September 28, 2017 / 10:39 PM / a year ago

New packing plants help drive U.S. Sept hog herd to record high

* Herd expansion to keep lid on 2018 pork prices

* Robust pork demand needed to absorb herd buildup

* Report cuts both ways for hog futures come Friday

By Theopolis Waters

CHICAGO, Sept 28 (Reuters) - The hog population on U.S. farms during the June-August quarter was up 2.5 percent from a year ago, an all-time high for the quarter, according to Thursday’s U.S. Department of Agriculture report, that suggests plentiful pork supplies ahead.

Affordable feed, good profits among farmers during most of the quarter and four of five new pork packing plants already up and running contributed to herd expansion, said analysts.

On the surface Chicago Mercantile Exchange lean hog futures traders on Friday might view the data as neutral to mildly bullish because some of the results were close to trade forecasts, said analysts.

However, they cautioned that strong domestic and foreign demand is necessary to absorb the record supplies, which some investors might consider bearish for the market.

Nonetheless, consumers should benefit from the herd increase in the form of possibly lower pork prices through the first quarter of 2018, analysts said.

USDA’s report on Thursday showed the U.S. hog herd as of September 1 at 102.5 percent of the year-ago level or 73.549 million head, the most ever for the September quarter since the government began tabulating the data in 1988.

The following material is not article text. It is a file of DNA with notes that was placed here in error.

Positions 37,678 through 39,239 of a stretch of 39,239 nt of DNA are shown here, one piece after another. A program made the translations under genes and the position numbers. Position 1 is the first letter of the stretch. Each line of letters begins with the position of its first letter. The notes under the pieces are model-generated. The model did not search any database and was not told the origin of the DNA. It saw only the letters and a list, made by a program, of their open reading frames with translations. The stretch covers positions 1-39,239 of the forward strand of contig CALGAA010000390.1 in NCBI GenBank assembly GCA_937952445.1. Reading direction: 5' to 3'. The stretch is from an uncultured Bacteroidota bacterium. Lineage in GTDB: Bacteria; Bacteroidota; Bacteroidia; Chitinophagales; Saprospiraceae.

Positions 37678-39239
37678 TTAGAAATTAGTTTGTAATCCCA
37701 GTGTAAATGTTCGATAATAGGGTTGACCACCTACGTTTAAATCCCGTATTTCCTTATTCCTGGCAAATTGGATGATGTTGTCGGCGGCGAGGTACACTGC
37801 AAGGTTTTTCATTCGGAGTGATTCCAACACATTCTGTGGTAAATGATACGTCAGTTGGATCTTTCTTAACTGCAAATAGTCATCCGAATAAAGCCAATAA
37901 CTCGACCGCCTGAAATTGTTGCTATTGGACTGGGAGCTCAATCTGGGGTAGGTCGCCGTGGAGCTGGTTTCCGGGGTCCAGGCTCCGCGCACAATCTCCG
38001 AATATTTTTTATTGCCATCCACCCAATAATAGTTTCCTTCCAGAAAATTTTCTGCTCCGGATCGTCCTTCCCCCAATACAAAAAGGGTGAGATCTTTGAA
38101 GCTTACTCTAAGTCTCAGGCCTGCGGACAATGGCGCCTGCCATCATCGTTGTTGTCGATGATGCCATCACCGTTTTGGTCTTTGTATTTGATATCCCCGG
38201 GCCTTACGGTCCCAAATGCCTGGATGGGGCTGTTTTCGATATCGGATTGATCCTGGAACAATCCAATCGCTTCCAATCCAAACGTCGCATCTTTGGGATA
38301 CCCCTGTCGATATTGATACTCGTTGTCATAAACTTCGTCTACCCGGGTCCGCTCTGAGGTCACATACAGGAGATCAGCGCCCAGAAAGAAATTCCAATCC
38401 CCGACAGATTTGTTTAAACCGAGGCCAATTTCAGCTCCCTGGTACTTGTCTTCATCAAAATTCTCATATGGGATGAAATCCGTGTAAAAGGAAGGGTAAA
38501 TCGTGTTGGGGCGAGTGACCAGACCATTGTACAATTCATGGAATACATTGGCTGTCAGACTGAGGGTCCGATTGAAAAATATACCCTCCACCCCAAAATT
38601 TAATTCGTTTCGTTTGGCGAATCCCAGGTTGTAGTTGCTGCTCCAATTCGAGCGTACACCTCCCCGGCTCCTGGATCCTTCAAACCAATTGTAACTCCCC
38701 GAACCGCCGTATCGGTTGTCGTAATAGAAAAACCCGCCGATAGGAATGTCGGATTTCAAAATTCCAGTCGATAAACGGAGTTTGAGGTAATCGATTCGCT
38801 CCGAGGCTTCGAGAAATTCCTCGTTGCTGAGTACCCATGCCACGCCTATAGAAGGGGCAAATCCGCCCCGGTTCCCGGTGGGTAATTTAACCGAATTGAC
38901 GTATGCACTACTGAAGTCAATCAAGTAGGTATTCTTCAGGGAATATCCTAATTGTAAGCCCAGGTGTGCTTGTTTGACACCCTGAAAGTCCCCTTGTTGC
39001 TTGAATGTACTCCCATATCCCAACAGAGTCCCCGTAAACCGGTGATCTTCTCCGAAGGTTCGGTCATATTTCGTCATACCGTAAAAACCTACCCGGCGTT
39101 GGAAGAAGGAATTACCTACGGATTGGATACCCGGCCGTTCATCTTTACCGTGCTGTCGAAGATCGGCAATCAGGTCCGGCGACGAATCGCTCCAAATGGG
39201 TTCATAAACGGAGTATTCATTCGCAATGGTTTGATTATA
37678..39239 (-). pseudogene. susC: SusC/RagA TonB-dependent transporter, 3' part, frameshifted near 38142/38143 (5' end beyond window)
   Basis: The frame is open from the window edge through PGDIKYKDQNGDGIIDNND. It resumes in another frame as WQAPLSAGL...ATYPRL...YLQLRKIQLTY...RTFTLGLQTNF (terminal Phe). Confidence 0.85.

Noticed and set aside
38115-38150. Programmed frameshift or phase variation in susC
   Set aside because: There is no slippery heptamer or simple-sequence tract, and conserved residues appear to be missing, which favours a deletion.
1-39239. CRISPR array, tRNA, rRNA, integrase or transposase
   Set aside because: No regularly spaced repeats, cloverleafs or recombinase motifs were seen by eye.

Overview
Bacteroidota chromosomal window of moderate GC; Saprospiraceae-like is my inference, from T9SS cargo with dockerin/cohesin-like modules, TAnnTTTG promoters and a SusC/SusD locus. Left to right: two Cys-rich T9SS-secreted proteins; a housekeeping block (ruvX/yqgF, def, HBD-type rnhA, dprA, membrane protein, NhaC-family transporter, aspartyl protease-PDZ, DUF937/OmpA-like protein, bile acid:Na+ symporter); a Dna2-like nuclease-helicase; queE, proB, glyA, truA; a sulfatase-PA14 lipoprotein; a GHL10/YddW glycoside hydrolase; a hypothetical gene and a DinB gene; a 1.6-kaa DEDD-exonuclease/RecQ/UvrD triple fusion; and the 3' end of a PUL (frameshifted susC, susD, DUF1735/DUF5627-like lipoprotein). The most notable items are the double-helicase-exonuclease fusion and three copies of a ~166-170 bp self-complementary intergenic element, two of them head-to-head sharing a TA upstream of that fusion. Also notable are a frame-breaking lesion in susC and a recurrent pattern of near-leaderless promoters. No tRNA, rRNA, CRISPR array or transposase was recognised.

Analysts’ average forecast was 73.647 million head.

The U.S. breeding herd was 101.2 percent of the year-ago level, at 6.087 million head, up from 6.016 million last year.

The average trade forecast was 6.090 million.

The September 1 supply of market-ready hogs for sale to packers was 102.6 percent of a year earlier, at 67.462 million head, up from 65.770 million last year. Analysts, on average, had estimated 67.541 million.

Whether the report results are a half of a percent one way or the other, the data implies record hog numbers moving forward, said U.S. Commodities President Don Roose, who worries whether the resulting bump in pork supplies can compete with plentiful supplies of beef and poultry.

He attributed herd growth to favorable grain costs, good profits among hog producers prior to August and the prolong stretch of impressive packer margins.

Livestock Marketing Information Center director Jim Robb said farmers associated with the new packing facilities had an incentive to grow their herds.

“Clearly these producers affiliated with the new plants probably driving this (expansion) is the number one priority,” said Robb.

The key issue, said Robb, is whether U.S. export markets can rebound from July’s disappointing levels. (Editing by Diane Craft)

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